The moving image plays tricks on the mind. It is nothing more then man-machine made mirage. The way in which we experience video in our daily lives is inherently subversive, it works towards reassuring us that objectivity is relevant and that reality is immediate. It tells us that time is real, that we live in a concrete world, that I am me and you are you and that this is where we are. We want to let you know that this is not true. We want you to know that I am he as you are he as you are me and we are all together.
The extract above is from new media artists Blake Shaw and Bruno Levy (aka SWEATSHOPPE) which make street art without any paint. So, where is the fun? Bear with me.
Video painting is a technology the new media art duo SWEATSHOPPE developed, allowing them to create the illusion that they’re painting videos onto walls with electronic paint rollers they built. It works through custom software they wrote that tracks the position of the paint rollers and projects video wherever they choose to paint — allowing them to explore the relationship between video, mark making and architecture and create live video collages in real time.
SWEATSHOPPE also recently participated in the exhibition “Ouroboros: The History of the Universe,” together with Ali Hossaini. Here are some interesting comments from The New York Times article about the exhibition:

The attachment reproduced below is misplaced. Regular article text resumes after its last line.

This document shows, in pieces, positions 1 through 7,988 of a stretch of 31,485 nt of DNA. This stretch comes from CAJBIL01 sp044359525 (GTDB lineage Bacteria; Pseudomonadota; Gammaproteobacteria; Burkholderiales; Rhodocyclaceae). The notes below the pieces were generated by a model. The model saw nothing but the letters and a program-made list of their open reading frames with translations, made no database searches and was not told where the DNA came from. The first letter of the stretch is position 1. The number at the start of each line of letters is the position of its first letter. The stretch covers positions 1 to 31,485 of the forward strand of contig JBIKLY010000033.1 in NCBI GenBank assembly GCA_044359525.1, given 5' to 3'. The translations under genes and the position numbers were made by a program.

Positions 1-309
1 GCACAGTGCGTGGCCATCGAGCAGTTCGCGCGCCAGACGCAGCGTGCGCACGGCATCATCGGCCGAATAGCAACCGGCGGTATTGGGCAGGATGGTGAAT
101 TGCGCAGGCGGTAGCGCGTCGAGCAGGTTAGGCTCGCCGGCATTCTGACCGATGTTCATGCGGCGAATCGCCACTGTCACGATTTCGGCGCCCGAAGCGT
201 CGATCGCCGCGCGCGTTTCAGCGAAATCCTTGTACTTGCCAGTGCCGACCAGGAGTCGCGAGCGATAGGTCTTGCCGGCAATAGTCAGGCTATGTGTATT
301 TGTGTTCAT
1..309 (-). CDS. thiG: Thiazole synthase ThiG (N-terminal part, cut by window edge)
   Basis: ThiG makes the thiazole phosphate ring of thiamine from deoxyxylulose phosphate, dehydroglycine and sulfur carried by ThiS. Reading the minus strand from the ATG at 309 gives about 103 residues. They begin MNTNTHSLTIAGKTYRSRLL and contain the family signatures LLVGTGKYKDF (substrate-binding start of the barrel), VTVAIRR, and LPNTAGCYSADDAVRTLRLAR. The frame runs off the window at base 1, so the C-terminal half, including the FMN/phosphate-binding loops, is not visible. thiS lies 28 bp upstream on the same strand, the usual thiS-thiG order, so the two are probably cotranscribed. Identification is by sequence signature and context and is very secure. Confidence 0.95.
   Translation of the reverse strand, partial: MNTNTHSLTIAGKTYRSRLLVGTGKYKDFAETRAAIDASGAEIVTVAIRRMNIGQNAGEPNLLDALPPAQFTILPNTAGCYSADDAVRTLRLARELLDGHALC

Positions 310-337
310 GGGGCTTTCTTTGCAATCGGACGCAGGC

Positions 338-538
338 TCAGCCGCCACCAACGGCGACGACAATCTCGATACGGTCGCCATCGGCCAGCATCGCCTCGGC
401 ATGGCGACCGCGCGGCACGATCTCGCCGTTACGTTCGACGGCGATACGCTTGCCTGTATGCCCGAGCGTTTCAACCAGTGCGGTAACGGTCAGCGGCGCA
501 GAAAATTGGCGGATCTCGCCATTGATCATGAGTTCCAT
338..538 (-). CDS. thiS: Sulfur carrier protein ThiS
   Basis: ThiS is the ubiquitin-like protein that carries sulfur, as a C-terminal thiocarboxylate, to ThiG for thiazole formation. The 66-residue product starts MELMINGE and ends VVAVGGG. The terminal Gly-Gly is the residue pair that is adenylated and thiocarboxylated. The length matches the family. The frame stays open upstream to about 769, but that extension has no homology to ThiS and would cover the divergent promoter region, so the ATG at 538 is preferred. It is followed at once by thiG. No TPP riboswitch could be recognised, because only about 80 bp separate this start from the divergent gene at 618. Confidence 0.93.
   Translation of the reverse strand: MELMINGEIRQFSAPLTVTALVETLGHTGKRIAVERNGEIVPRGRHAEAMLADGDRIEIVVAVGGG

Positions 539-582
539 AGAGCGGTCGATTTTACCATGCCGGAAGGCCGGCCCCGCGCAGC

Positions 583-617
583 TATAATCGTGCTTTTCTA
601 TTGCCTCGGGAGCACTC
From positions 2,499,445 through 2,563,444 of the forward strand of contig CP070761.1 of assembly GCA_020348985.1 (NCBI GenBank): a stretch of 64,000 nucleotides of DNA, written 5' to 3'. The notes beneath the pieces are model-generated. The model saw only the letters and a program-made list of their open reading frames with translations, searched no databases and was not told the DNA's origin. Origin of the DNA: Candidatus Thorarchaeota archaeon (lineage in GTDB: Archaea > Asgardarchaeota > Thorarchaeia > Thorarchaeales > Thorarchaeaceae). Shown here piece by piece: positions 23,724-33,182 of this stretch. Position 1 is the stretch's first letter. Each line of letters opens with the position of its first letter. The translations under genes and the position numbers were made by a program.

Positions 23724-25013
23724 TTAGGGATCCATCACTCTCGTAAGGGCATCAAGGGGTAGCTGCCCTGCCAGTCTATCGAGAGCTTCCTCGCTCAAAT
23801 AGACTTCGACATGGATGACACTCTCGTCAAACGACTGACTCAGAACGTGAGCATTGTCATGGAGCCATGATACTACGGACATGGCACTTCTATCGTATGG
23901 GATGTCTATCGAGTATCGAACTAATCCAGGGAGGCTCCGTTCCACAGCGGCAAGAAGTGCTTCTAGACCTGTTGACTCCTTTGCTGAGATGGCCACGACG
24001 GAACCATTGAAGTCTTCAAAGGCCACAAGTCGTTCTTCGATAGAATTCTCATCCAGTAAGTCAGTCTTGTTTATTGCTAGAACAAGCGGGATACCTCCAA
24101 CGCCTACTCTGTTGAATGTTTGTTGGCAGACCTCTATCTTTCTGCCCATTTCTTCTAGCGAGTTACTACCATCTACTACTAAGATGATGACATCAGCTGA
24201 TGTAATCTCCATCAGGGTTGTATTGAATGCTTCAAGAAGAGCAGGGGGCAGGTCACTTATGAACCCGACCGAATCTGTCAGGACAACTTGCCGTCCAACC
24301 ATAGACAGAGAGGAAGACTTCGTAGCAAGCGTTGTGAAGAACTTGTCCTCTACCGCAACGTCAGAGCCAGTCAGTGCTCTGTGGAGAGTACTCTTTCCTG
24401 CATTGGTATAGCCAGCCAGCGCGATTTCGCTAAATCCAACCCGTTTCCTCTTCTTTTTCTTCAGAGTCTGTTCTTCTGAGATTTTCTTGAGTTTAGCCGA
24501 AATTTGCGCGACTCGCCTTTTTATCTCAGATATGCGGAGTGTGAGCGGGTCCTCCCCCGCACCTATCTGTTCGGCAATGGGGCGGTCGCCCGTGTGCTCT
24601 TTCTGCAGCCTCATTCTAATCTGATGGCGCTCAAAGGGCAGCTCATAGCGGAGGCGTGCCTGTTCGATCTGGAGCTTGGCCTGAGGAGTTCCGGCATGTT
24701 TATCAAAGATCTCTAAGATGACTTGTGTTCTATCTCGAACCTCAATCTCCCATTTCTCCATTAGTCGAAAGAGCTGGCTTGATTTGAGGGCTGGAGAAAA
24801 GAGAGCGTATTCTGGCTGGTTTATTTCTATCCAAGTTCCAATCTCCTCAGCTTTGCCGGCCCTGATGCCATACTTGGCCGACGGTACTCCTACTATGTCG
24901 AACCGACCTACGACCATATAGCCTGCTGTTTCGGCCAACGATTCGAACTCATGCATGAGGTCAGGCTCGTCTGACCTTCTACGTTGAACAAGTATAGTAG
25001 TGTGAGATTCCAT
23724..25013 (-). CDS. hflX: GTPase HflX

“Ouroboros: The History of the Universe,” a 3-D visual collage of vibrating mandalas, exploding galaxies, astronauts and corporate logos, among much more, on six screens, all in the service of reconnecting consciousness and cosmos.”
“That would be us, collections of space junk, somehow perceiving and pondering the grandiosity that gave us birth in a sort of intellectual and emotional equivalent of the snake eating its tail.”
“Ouroboros, as the Greeks called the snake that eats its tail, has from ancient times been a symbol of cosmic unity and self-sufficiency. ”
Take some time to watch one extra video created by Bruno for Modeselektor’s Deboutonner. Very cool.